> "...before I would those current PC historians who have an agenda to
          >promote."
          >
          > Boy, talking about agendas...
          >
          > Okay, let's see: "Roots" was written in the early '70s (miniseries in
          > 1977), >>>
          >
          >You are right about the date but the series runs regularly as a truthful
          >portrayal of slavery and Alex Haley was sued for plagerism and settled out
          of
          >court. It only took a moment to find the following on the net.
          >London Times 9/7/97
          >
          >American TV boycotts expose' of Haley's Roots
          >
          >by John Harlow
          >Arts Correspondent
          >
          >AMERICAN television networks are boycotting a BBC documentary exposing the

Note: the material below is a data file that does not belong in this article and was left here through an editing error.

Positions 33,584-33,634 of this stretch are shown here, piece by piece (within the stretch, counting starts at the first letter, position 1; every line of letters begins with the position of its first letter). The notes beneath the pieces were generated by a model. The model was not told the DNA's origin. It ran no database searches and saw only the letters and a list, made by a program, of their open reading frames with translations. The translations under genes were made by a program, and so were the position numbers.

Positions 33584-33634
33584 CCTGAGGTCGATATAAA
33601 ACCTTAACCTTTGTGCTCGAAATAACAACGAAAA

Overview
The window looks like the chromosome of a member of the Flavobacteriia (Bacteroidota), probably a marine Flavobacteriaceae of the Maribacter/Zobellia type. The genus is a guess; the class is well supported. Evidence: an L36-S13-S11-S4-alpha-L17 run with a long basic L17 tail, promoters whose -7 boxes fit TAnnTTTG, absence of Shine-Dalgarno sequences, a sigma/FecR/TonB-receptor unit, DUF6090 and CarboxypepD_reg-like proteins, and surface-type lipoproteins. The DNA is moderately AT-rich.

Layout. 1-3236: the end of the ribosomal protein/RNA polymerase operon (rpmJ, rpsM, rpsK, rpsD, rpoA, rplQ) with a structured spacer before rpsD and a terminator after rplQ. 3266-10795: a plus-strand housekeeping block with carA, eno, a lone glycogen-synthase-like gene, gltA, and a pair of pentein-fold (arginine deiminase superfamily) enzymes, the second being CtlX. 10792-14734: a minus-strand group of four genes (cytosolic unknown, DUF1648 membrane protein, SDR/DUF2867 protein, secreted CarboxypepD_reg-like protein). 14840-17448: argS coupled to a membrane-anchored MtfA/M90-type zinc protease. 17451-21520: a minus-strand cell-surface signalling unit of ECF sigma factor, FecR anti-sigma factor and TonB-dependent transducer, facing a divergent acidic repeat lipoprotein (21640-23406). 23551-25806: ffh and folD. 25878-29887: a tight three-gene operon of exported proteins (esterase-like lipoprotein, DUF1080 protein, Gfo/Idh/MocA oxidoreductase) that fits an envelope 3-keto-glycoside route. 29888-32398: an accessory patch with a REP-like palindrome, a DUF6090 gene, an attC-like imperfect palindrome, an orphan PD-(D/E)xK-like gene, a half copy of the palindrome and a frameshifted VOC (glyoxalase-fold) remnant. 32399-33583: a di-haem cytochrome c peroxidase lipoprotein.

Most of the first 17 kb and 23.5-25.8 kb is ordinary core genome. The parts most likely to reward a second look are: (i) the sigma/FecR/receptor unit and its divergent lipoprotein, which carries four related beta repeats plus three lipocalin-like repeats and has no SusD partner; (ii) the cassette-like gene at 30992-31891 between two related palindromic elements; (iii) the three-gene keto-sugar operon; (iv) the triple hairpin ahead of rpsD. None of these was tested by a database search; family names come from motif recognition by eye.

>extent to which Alex Haley falsified his family history in his best-selling
          >book, Roots.
          >
          >Network executives admit they are worried that the program, which will be
          >broadcast in Britain next weekend as part of the Bookworm series, could
          cause
          >racial tension - especially in the Deep South where Haley, who died five
          >years ago, is most revered.
          >
          >Roots was billed as the true story of Haley's family, traced back six
          >generations to a west African called Kunta Kinte who was captured by slave
          >traders in The Gambia and sold to American plantation owners. It was a
          >cultural phenomenon when it appeared in 1976 and earned Haley 200 literary
          >prizes, a 32 million dollar estate, the friendship of President Jimmy
          Carter
          >and the gratitude of black America. Within a year, however, doubts started
          >surfacing.
          >
          >In 1977 The Sunday Times tracked down a folk historian in The Gambia who
          had
          >been a crucial source for Haley. The investigation exposed both men as
          deeply
          >unreliable. Other revelations about Haley's occasionally slipshod research